Given my failed attempt to convince the Ruby community to rise up and lunch Chad Fowler like the werewolf he is - excuse me, lynch Chad Fowler etc. - this is obviously a pot calling a kettle black, or more accurately a pot calling a pair of kettles black, but check out the fighting.
Remember Matz is nice so we are nice? Let's call the whole thing off. Maybe Matz being nice works because Matz is Japanese and manners matter in Japan. Here in America we're going to have to find our own alternative method. Something that fits our own cultural traditions.
I propose the Ruby Thunderdome.
Two men enter, one man leaves. He who breaks the law goes back to the house of pain. The first rule of Fight Club is - wait. Never mind.
The first rule of Fight Club is actually a classic paradox. I think it was first put forward by Xeno: "this sentence is false." If the first rule of Fight Club is that you can't talk about Fight Club, how can you ever tell anybody what the rules are?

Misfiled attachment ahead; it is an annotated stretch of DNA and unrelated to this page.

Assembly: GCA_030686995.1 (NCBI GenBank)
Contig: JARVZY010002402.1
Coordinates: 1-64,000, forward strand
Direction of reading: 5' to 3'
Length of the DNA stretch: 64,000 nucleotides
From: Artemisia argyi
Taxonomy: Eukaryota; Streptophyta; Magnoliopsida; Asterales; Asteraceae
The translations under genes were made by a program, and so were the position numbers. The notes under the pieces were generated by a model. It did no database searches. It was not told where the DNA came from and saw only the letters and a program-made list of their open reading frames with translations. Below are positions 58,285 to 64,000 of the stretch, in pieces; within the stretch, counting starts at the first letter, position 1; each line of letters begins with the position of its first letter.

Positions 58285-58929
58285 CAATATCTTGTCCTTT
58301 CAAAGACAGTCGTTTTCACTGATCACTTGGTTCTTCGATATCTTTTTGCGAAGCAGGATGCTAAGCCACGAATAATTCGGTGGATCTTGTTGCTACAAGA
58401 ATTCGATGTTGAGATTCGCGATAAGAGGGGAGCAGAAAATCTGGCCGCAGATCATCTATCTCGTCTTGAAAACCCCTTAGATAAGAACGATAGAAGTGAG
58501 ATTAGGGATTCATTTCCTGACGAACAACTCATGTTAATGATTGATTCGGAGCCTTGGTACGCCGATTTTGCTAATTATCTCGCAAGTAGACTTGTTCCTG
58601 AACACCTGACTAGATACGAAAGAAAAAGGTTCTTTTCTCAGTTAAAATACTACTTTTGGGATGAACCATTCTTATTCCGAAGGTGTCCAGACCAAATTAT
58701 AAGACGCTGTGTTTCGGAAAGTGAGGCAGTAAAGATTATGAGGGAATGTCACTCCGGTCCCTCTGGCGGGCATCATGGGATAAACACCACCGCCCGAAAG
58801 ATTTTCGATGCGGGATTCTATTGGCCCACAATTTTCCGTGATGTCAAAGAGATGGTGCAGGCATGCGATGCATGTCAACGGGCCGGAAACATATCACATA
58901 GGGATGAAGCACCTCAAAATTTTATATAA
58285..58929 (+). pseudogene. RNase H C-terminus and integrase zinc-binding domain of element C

Anyway, I've got an explanation for the swearing and the name-calling. As I like to mention, I've just written a screenplay on zombies. Stephen King wrote a kind of epic overview of all horror literature since the dawn of time called Danse Macabre, and in it he argued that zombies represent a fear of cannibalism. I'm not going to get into a review of theories about what zombies are - the tangent is too interesting - but if there's one thing that people in an online community have in common with cannibals, it's that we all know people are an acquired taste.
Wocka wocka wocka.
And in the spirit of that comment, I don't actually have a point, but I'm not even sure any of it really matters anyway, so here's Fozzie Bear. Take it away, Fozzie.
If Americans were cannibals, Thanksgiving would be a really awkward holiday.